Parental Leave: Time for a new norm in the U.S.
Anna Roberts | Leave a Comment
Many people don’t consider the impact of parental leave options until they are in the position of needing to take time off to have a baby. This is not an area where the United States has excelled as one of only two countries in the world that do not guarantee paid time off according to the International Labor Organization. However, it appears that we may be on the brink of a new social norm. For the first time in an American presidential race, candidates are debating the possibility of implementing national paid parental leave policies. The arguments for and against paid parental leave fall squarely along partisan lines with Democrats putting forward a plan that supports 12-weeks paid leave following the birth of a child but Republicans largely arguing that mandating parental leave payments would place undue hardship on small businesses.
Currently, Federal parental leave requirements are outlined by the Family and Medical Leave Act (FMLA) of 1993. Under FMLA, companies with 50 or more employees must provide 12-weeks of family leave when a new baby arrives. This leave, however, does not have to be paid and companies are only required to hold the new mom’s job for the 12-week period. The inadequacy of coverage provided under FMLA becomes even more apparent when you consider statistics by the U.S. Census Bureau, which state that 97.9% of all American businesses have 20 or fewer employees. This means that the vast majority of American businesses have no requirement to ensure that their employees even get time off when they have a child, let alone provide paid time off. This would cover a significant number of low-income families who can scant afford to lose income for any period of time.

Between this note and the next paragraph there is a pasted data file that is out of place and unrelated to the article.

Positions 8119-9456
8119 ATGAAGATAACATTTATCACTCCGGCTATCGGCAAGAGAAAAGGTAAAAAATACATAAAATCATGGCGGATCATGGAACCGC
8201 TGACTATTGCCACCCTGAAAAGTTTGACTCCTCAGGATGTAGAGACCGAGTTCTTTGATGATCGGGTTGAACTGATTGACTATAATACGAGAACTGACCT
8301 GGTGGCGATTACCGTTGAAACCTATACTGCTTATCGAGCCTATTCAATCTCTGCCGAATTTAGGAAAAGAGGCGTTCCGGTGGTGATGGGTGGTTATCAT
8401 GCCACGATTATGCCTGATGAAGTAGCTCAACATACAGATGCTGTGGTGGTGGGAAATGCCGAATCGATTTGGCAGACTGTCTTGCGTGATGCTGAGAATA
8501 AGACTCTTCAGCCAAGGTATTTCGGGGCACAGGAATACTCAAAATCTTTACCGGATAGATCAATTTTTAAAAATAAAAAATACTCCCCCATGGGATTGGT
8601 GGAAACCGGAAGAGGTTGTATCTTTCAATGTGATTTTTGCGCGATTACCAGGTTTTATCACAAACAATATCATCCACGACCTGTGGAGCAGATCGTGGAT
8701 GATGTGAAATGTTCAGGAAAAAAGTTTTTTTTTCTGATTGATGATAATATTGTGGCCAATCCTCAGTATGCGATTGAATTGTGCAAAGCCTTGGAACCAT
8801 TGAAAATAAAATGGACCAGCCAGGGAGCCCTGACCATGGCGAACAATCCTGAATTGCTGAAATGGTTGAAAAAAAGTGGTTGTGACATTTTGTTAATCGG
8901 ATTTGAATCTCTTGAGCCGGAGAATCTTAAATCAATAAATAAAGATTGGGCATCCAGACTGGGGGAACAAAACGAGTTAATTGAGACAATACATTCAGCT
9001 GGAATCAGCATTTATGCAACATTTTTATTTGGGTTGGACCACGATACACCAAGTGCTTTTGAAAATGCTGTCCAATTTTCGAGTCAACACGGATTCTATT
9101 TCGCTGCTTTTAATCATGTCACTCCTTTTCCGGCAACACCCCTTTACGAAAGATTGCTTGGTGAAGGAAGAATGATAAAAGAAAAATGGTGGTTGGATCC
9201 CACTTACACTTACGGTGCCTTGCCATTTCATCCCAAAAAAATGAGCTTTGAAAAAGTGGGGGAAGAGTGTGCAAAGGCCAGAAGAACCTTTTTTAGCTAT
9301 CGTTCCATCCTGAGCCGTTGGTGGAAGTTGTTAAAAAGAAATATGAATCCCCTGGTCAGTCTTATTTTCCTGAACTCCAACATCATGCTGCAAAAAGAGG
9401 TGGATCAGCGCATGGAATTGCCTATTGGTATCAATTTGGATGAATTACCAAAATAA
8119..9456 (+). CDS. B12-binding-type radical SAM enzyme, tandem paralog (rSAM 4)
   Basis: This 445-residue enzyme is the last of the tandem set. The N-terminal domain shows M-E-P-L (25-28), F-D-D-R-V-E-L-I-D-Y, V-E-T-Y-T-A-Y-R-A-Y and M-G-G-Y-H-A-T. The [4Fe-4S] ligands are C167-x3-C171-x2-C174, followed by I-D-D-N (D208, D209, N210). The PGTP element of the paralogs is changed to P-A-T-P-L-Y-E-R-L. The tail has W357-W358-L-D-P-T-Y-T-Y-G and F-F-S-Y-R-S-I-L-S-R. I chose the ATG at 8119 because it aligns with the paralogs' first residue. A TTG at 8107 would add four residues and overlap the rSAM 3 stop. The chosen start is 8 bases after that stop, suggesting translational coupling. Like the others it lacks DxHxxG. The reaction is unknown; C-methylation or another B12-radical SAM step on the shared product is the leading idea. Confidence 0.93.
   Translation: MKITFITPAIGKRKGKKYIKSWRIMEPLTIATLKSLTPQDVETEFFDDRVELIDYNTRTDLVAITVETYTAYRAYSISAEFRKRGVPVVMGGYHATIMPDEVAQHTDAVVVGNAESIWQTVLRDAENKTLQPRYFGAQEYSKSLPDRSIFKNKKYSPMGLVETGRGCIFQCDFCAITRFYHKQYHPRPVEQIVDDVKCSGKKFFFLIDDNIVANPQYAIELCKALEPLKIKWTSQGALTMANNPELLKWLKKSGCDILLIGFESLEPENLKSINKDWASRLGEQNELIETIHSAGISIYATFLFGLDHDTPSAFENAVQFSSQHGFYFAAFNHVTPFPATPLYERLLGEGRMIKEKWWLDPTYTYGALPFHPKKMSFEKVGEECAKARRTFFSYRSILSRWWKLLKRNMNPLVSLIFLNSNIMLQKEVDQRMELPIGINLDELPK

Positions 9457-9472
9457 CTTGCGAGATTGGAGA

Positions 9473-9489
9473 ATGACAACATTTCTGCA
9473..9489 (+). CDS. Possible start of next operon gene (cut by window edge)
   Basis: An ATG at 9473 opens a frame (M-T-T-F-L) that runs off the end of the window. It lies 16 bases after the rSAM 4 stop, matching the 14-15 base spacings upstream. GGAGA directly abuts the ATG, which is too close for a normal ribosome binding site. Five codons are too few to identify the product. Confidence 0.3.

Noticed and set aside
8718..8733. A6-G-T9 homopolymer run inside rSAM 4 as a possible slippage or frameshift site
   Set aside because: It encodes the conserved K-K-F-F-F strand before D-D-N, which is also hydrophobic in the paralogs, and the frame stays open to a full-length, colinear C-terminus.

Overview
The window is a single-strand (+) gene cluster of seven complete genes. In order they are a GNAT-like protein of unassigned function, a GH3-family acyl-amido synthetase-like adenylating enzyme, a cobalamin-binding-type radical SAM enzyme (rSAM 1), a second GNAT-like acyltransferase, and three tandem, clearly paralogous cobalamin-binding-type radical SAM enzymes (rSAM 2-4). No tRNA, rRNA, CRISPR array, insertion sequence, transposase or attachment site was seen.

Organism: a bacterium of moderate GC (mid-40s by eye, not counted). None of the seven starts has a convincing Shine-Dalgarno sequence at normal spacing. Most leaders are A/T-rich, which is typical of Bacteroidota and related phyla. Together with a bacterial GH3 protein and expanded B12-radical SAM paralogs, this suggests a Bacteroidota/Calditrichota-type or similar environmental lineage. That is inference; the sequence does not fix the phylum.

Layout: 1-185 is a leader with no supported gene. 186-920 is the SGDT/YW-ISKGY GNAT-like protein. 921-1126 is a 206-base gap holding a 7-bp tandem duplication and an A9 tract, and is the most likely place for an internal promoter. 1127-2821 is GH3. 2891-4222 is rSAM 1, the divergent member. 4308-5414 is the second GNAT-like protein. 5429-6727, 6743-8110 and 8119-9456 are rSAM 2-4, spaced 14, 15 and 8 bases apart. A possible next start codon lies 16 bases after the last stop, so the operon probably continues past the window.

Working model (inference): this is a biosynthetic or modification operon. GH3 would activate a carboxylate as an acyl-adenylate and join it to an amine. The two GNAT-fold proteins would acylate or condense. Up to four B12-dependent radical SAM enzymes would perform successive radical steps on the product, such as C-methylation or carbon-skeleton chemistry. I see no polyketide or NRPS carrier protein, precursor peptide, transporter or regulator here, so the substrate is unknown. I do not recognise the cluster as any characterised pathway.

Objectively, there is a body of evidence outlining the benefits of paid parental leave. There are clear health benefits to the baby, with studies demonstrating that parents with paid leave are more likely to vaccinate their infants and to breast-feed longer, which reduces infant rates of asthma, obesity and some infections. Infants with parents who have paid-leave also have lower rates of mortality and generally better health than infants whose parents do not. Longer-term, studies have found that infants whose parents had paid leave, ended up achieving higher IQs, and higher levels of education than infants whose parents did not have access to paid leave. There are also mental and physical health benefits of paid leave to parents. Moms who are able to breast-feed longer have lower levels of breast and ovarian cancer, heart disease and lower rates of both short-term and long-term depression. Fathers who are given paid leave have better father-child relationships and increased involvement in parenting long-term.
Economically, the U.S. Department of Labor estimates that a significant portion of mothers who do not receive at least partial pay when they have a child, have to turn to public assistance to make ends meet and companies with more generous leave policies have significantly higher rates of new-mother retention than companies that do not. Extending parental leave to fathers, further improves family economic outcomes by increasing the mother’s overall income.
Parental leave has clear benefits, and has been very successful in States where policies have been implemented. For those who choose to have children, paid leave should not be considered a benefit that is only available to those who already have well-paid positions in ‘generous’ companies, but should be seen as a social good and an entitlement that could help in closing the health and education gaps between the rich and the poor.